Difference between revisions of "Commit message guidelines"

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(→‎Guidelines: mention gui prefix)
(→‎Guidelines: document commonly used "test:" prefix)
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** <code>gui:</code> for changes to the graphical user interface.
** <code>gui:</code> for changes to the graphical user interface.
** <code>maint:</code> for reorganization of the sources that do not change the source. Regular merge commits are a prominent example.
** <code>maint:</code> for reorganization of the sources that do not change the source. Regular merge commits are a prominent example.
** <code>test:</code> for changes to [[Tests]] only, e.g. new/removed BISTs, changed tolerances, etc.
=== Wording ===
=== Wording ===

Latest revision as of 03:32, 1 May 2022

Commit messages for Mercurial get automatically distilled into GNU Changelog entries. The GNU coding standards have some guidelines for how to write Changelogs, and since Octave is a GNU project, we try to produce Changelogs in this style.

You can see how Mercurial will produce the Changelog-style output with the following command:

 hg log --template changelog

For more options, see the Mercurial manual.


look for methods before constructors

* symtab.cc (symbol_table::fcn_info::fcn_info_rep::find):
Look for class methods before constructors, contrary to Matlab
* test/ctor-vs-method: New directory of test classes.
* test/test_ctor_vs_method.m: New file.
* test/Makefile.am: Include ctor-vs-method/module.mk.
(FCN_FILES): Include test_ctor_vs_method.m in the list.
allow abbreviations for optimset and optimget (bug #38999)

* optimset.m, optimget.m: Handle abbreviated keys and warn for
 ambiguous abbreviations. New tests.
add format option to ticklabel (bug #34906)

* graphics.cc: add new functions to support different input arguments to
  xyzticklabel. Add tests.
* graphics.in.h: define set_xyzticklabel as external function
tag symbols in indexed assignments as variables (bug #39240)

* pt-arg-list.cc (tree_argument_list::variable_names): Also return the
  symbol names from index expressions.
* parser.tst: New test.
tar, untar, unpack: Add support for BSD tar (bug #53695)

* tar_is_bsd.m: New function.
* tar.m: Use it to determine how to run tar and parse command output.
* unpack.m: Likewise.

One line examples[edit]

This examples are the rare cases where only one file is modified and the change is simple enough:

maint: merge stable to default.

maint: merge away accidental head.

maint: Strip trailing whitespace from source files.

maint: Update gnulib to latest changes.

doc: grammarcheck documentation for 4.2 release.

pkg.m4: update to lastest version as released with pkg-config 0.29 (bug #48775)

uigetfile.m: allow path names as input arg (bug #48828)


The general structure of a commit message should be clear from the examples:

  • After the first line, leave one blank line.
  • Do not end the first line with a period (full stop).
  • Keep it short, no longer than 80 characters.
  • Add the bug number, e.g. (bug #12345), where applicable.
  • Use prefixes where applicable:
    • build: for changes to the build system, for example autoconf or automake files.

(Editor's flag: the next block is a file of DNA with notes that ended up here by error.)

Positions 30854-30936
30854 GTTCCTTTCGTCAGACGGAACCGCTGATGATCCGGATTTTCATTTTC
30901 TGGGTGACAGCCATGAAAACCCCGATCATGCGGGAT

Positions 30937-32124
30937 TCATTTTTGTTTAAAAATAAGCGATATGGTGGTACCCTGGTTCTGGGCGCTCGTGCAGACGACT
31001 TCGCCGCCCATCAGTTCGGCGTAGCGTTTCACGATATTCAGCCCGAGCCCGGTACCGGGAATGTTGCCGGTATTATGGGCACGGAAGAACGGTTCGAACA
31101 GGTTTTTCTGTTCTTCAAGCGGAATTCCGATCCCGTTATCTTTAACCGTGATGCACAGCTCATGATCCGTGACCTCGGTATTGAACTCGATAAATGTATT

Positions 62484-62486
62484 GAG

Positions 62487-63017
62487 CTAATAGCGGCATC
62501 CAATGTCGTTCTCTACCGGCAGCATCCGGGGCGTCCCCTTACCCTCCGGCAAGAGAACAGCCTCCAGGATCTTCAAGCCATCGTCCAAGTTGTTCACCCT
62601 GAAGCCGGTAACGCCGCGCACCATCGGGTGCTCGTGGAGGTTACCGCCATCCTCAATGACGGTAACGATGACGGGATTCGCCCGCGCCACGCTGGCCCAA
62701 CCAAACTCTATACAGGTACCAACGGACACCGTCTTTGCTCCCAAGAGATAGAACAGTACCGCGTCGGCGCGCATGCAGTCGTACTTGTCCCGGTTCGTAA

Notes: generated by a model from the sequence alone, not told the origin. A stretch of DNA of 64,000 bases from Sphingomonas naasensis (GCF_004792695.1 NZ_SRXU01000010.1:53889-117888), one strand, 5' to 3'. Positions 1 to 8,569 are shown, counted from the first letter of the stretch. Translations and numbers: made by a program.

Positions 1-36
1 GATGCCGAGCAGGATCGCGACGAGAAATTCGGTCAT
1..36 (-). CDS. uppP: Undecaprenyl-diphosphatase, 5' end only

• doc: for changes to the documentation.
    • gui: for changes to the graphical user interface.
    • maint: for reorganization of the sources that do not change the source. Regular merge commits are a prominent example.
    • test: for changes to Tests only, e.g. new/removed BISTs, changed tolerances, etc.


bad good
"Added function" "New function"
"Changed to return retval" "Return retval"
"Fixed bug" Write what has changed.

The commit message should describe what was changed, not why it was changed. Any explanations should appear as comments in the code, particularly if there is something that might not be obvious to someone reading it later.

Body of the commit message[edit]

Each individual file changed by a commit must have its changes enumerated. For changes affecting specific C++ functions, each function name is listed in parentheses. For example

* file.cc (class1::function1): Add something.
(function2, function3): Delete something else.

For changes affecting specific Octave built-ins, each built-in name is listed in parentheses with an "F" prefix, an implementation detail. For example

* data.cc (Fcolumns): Return columns.

When the same change is applied to a series of files, or to a set of functions in a single file, the file or function names may be grouped to shorten the commit message. For example:

* file1.cc, file2.cc, file3.cc, file4.cc: Include <sys/types.h>.
* memory.cc (function1, function2, function3): Throw error if empty.

Each line of the commit message body should also be kept under 80 columns. The GNU standards recommend starting a new line for each parenthesized function, but if the line is short enough, we often avoid an extra newline. For example

* file.cc (function1): Add an option.  (function2): Add another option.

Only the last file name component is typically needed, since most files have unique names across the entire repository. One notable exception are the module.mk files in every directory, they should include the complete directory and file name. For example

* doc/interpreter/module.mk (dist_man_MANS): Include foo.1 in the list.

Avoid abbreviating or using shell globs or patterns when listing the names of files affected by a change, even when they have the same name with different file extensions. For example

* oct-fftw.cc, oct-fftw.h (octave_fftw_version): New function.

For m-file and Fortran sources, the function name can be omitted if the file contains only one function. For changes outside of functions or classes, of course the parenthetical (function) or (class::function) specifiers can also be omitted.